Salaam Alaikum. Very well written piece. I learned a lot. One of the most interesting things you bring up is the “right to female language.” It is something I have never thought about in those terms. As you put it “female language” allows you to describe issues that are unique to women with vaginas and wombs, etc. Therefore you want to preserve that language. You argue that when we use language like chest feeding, it minimizes the experiences that are unique to women with breasts.
I see this dilemma. But I wonder, as “oppressed peoples” I am skeptical of investing in the goal of PRESERVING language, especially language that was created by societies that did not respect us in the first place. As a Black man I do not want to preserve language if it frees my group but at the same time oppresses other groups (Native Americans, women, trans-folk, etc). Instead I am optimistic about efforts to innovate new language that does an even better job at highlighting Black issues, while at the same time not throwing other oppressed peoples under the bus. Can’t our language do both at once?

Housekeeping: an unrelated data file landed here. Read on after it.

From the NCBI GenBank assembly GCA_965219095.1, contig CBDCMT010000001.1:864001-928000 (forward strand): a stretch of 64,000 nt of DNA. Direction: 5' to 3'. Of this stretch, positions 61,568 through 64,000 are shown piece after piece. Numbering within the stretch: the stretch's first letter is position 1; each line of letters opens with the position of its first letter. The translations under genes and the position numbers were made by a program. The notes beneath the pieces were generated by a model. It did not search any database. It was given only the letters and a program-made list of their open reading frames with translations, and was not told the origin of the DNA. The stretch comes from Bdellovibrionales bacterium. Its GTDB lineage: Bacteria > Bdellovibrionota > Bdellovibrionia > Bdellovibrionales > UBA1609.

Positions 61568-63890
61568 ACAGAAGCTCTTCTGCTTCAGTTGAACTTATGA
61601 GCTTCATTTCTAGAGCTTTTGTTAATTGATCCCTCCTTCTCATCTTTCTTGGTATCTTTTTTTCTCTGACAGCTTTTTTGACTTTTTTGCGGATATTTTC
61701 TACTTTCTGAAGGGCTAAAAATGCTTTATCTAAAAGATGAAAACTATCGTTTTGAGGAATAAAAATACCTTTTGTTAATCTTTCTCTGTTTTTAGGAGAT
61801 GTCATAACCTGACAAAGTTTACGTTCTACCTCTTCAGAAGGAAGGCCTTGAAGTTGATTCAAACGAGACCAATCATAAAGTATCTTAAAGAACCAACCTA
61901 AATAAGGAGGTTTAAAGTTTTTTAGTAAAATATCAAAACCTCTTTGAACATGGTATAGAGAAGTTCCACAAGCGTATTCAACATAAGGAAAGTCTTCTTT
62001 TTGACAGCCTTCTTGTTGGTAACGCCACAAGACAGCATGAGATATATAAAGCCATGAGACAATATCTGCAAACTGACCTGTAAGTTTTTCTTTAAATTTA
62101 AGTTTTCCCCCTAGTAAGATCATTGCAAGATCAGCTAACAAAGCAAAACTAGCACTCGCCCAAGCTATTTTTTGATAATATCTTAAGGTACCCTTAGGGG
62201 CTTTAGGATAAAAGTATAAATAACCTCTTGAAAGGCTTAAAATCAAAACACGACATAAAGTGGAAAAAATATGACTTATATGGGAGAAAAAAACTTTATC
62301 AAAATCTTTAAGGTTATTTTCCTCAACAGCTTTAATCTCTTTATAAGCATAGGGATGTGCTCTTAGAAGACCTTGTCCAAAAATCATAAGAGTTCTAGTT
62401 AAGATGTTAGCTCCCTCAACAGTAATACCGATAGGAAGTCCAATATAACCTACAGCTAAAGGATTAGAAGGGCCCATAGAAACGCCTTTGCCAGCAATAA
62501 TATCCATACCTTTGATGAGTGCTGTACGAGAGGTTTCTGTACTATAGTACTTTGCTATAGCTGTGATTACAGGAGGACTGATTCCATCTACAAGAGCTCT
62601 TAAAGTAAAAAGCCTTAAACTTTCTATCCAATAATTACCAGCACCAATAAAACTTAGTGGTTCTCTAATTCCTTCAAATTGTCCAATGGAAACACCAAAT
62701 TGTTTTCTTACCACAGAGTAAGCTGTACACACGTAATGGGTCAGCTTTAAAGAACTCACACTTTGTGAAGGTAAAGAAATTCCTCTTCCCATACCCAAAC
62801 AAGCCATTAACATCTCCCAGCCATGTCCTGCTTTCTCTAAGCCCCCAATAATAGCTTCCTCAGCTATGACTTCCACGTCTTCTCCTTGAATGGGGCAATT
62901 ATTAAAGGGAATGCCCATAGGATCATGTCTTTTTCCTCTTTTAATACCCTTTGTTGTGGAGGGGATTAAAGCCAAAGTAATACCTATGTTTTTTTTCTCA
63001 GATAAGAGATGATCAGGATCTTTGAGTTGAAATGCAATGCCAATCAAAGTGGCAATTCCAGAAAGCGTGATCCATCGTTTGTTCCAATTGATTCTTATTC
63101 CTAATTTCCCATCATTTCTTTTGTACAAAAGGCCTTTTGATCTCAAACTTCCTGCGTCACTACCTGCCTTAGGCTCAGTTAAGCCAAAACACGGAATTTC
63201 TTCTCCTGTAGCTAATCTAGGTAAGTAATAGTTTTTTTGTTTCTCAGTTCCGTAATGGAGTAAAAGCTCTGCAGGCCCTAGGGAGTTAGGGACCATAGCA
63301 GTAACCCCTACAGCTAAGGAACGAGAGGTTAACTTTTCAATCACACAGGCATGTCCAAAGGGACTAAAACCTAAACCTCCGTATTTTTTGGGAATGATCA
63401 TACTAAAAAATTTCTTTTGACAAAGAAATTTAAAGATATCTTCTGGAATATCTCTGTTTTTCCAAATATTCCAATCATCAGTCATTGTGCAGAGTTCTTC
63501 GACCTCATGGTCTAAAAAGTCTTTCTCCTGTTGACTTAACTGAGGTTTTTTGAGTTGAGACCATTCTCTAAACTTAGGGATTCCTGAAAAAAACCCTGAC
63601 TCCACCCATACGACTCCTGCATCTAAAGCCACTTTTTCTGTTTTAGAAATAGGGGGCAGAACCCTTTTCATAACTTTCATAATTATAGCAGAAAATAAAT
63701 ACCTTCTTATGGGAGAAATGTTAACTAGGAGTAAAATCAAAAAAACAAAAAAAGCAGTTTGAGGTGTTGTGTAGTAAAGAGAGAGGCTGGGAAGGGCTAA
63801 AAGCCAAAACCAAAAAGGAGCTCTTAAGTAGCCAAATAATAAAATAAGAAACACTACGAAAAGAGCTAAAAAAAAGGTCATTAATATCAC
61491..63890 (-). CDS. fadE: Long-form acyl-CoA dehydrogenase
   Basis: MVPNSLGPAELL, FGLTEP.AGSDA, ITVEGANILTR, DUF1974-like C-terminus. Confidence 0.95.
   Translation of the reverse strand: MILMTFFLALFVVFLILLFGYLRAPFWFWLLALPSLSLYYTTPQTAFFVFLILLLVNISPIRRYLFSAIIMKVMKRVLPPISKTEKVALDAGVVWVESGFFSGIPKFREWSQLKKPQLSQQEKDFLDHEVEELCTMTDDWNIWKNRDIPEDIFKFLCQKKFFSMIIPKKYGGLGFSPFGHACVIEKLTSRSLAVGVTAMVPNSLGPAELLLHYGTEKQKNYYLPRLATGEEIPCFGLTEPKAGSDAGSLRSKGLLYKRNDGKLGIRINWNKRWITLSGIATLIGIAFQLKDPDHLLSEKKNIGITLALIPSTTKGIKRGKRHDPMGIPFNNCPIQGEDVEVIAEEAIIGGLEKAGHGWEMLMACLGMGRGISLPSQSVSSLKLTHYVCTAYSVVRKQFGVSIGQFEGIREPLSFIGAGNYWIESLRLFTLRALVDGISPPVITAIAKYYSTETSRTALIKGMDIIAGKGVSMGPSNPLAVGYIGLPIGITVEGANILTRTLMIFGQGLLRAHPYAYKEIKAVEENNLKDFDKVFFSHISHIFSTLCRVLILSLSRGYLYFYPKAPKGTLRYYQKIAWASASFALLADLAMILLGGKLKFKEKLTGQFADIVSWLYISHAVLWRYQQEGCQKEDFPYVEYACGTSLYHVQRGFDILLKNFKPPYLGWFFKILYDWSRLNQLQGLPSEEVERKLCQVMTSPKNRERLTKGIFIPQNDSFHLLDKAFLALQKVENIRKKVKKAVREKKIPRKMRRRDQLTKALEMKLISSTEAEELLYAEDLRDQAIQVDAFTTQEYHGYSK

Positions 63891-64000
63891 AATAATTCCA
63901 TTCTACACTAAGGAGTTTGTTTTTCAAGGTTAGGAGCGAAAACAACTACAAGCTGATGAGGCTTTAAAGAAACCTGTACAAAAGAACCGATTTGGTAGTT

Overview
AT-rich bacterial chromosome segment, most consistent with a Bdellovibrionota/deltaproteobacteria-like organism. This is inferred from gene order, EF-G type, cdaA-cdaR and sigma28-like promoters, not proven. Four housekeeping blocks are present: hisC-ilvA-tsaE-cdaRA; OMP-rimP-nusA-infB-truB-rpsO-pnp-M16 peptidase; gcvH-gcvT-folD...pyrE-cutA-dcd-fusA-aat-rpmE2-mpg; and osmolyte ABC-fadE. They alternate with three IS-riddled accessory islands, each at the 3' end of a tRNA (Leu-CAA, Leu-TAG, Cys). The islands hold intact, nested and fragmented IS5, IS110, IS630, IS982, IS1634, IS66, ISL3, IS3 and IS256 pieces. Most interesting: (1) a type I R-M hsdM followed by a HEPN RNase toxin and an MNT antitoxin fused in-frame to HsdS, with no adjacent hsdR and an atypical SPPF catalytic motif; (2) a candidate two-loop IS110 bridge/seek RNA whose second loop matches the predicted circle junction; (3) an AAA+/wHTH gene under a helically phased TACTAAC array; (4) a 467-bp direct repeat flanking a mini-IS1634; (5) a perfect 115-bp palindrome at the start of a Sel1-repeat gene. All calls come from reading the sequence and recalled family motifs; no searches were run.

One thing that the trans community has done impeccably well is develop new language that gives legitimacy to their identities. Much of this language has been developed within the last few decades. I think we should learn from the rapid language innovation skills of the trans movement. You are arguing that the language they have created often fails to acknowledge the unique experience of cis women. So why don’t we create new language that does both? In solidarity.
Peace & Power,
P.S. Hope to read more from you in the future.